Seminar recap, session 4, 11/24
Examples of institutional breakdown
The purpose of this session was to discuss examples of institutional breakdown.
One example was a major corporate initiative where progress was tracked using color codes: green (on track); yellow (some problems); or red (big trouble). When a low-level manager coded something as red, his boss would find a reason to change it to yellow, and then the next manager up the chain would find a reason to change it to green. That way, the top managers never knew how badly the project was going. When they finally found out, they had to cancel the project.
Halberstam’s description of the Vietnam war is a similar example. As reports of battle results were passed up the chain of command, bad news was filtered out. This was in part because of the way that internal bureaucratic political battles were being fought. Civilians and the military were at odds, with the military gaining more bureaucratic power as the number of Americans in combat increased.
Halberstam also characterizes decision-makers as having narrow backgrounds. They understood strategy and international relations at a theoretical level, but they did not have combat experience or cultural knowledge of Vietnam itself.
A more recent example might be the media coverage of Rittenhouse, which prior to the trial created a number of impressions that were misleading, or even false. Here, there was no chain of command through which information flowed. It was closer to what Eric Weinstein calls the DISC, or distributed information-suppression complex. People who know better are inhibited from speaking out.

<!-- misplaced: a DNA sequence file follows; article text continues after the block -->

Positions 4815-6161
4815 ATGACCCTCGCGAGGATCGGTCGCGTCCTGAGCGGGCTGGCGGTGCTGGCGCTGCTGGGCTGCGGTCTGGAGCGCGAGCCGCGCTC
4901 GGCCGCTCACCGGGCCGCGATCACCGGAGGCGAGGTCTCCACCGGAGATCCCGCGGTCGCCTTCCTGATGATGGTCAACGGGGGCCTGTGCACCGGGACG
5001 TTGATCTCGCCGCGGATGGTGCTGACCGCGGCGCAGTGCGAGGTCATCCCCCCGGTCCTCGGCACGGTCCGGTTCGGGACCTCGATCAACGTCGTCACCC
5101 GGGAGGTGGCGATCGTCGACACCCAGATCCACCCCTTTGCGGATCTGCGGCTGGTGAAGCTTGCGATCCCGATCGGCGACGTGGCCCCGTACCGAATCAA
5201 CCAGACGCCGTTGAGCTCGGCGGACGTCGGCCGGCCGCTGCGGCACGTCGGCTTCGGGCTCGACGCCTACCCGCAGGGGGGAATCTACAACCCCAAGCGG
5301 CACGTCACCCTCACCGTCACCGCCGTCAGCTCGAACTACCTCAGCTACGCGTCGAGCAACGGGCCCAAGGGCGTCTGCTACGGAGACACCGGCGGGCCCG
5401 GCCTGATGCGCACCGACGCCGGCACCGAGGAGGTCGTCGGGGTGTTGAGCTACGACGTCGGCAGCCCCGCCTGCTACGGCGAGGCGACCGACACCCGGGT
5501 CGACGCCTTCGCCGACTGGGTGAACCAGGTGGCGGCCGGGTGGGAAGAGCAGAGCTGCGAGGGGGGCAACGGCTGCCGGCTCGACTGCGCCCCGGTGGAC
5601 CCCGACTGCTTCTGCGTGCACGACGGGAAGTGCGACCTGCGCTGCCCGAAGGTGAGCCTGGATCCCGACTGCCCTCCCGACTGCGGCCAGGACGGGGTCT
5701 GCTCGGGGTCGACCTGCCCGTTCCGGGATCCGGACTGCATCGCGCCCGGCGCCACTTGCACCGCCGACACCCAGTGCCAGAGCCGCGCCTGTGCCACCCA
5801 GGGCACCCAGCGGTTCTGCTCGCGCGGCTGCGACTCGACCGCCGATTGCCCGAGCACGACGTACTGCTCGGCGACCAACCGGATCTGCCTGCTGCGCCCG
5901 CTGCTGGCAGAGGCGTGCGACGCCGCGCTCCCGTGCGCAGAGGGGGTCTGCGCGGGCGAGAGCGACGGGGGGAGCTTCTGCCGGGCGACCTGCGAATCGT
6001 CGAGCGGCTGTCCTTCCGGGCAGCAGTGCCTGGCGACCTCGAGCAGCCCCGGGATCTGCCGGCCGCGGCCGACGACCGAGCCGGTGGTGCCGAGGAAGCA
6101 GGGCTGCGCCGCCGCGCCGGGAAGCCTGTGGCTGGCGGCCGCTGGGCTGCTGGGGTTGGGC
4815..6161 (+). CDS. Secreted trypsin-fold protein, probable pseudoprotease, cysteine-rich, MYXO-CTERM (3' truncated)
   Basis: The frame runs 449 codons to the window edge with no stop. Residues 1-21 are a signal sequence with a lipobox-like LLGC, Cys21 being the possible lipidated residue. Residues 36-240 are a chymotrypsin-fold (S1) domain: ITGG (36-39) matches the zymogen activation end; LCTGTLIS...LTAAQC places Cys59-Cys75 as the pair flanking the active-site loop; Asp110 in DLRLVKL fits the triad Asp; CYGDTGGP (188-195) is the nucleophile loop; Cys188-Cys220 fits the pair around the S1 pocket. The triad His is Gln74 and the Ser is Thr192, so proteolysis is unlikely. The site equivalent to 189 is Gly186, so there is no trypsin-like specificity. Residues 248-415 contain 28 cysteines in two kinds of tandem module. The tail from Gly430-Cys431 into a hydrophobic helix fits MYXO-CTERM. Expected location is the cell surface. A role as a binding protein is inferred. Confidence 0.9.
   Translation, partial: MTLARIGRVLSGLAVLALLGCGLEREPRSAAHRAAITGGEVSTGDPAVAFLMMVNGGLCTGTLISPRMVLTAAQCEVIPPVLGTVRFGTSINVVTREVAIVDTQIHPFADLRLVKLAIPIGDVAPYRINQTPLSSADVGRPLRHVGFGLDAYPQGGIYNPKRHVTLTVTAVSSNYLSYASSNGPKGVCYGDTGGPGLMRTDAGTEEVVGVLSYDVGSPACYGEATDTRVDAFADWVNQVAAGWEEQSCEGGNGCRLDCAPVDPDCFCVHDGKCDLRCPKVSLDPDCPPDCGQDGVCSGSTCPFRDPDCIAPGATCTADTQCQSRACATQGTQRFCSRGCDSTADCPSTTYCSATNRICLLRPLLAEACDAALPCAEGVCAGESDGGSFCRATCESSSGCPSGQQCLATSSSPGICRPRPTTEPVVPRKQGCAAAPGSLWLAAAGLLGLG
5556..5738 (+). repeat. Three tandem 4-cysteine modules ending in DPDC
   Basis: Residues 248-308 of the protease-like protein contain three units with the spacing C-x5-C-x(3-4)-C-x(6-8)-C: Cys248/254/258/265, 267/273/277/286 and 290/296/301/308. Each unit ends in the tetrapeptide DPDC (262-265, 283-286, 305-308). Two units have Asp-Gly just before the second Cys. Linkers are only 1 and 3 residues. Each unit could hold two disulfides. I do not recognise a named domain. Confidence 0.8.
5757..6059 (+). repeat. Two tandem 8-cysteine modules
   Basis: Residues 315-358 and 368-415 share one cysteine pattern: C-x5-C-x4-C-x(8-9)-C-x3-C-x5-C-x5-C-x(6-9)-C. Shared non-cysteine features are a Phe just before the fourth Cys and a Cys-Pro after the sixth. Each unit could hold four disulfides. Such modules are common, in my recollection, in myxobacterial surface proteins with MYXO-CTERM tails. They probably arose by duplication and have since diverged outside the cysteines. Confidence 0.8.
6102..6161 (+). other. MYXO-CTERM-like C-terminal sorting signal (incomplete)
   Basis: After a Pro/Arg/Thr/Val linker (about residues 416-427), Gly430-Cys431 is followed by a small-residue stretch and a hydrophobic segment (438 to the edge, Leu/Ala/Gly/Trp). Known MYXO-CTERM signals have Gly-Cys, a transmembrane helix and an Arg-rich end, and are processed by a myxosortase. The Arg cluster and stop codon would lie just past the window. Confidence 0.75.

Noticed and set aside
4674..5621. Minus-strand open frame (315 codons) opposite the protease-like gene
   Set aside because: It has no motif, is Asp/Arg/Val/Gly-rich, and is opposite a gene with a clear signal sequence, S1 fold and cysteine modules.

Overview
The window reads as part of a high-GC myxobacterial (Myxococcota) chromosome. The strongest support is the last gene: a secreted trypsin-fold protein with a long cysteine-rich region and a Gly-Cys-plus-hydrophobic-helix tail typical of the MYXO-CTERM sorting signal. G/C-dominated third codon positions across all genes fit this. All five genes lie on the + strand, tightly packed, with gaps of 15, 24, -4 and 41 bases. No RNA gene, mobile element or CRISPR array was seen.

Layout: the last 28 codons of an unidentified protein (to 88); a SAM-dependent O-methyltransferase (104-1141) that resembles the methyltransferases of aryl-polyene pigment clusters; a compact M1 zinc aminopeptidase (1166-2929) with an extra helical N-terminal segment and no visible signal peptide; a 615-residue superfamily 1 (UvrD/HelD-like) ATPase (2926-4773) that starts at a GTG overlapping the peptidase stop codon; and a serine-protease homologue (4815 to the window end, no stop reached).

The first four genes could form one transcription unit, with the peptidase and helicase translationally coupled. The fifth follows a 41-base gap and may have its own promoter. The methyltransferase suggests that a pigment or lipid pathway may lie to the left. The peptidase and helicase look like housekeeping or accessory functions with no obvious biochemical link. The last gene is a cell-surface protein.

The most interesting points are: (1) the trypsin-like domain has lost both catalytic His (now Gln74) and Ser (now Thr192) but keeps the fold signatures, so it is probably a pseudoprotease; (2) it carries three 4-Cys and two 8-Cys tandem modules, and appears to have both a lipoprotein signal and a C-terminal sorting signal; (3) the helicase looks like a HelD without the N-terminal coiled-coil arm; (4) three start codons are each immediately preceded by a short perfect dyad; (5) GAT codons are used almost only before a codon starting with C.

Another example is Walter Duranty’s reporting for the NYT on the Soviet Union. His misleading stories were taken at face value and earned a Pulitzer. Even when the truth came out there was little punishment or accountability at the paper.
As an example of institutional irrationality, consider the rule near the LA port that containers may not be stacked more than two high. Or consider zoning regulation in general.
The FDA and CDC during the pandemic is another example. They would not admit what they did not know, and instead pretended to know things that turned out to be false. They lack a sense of urgency, most recently in approving Paxlovid.
Speaking of officials jealous of their authority, an Italian heterodox scientist correctly warned of an earthquake, and he was chastised by the mainstream earthquake scientists.
Our tax system is irrational, although this has been true for a long time.
Can we find examples outside of the West? Perhaps the Mughal emperor Aurangzeb, alienating Hindus and others.
In China, around 1700 the emperor decided to put a stop to naval exploration and to close the country off in general. Is today’s ruler repeating some of this behavior? Is Asian institutional failure due to excessive trust of central authority? Japan and MITI?
When banks, industry, and government are in harmony, this weakens price signals and hinders the market. Or when Wall Street assumes that the Fed and financial regulators have everything under control while the regulators assume that Wall Street is well managed, neither is sufficiently alert to risks.
The 2008 crisis can be viewed as a moral failure. That is, bank executives knowingly took excessive risks in the expectation of a bailout. But it also can be seen as a cognitive failure, in that they and their regulators were not aware of the extent of the risks that were accumulating.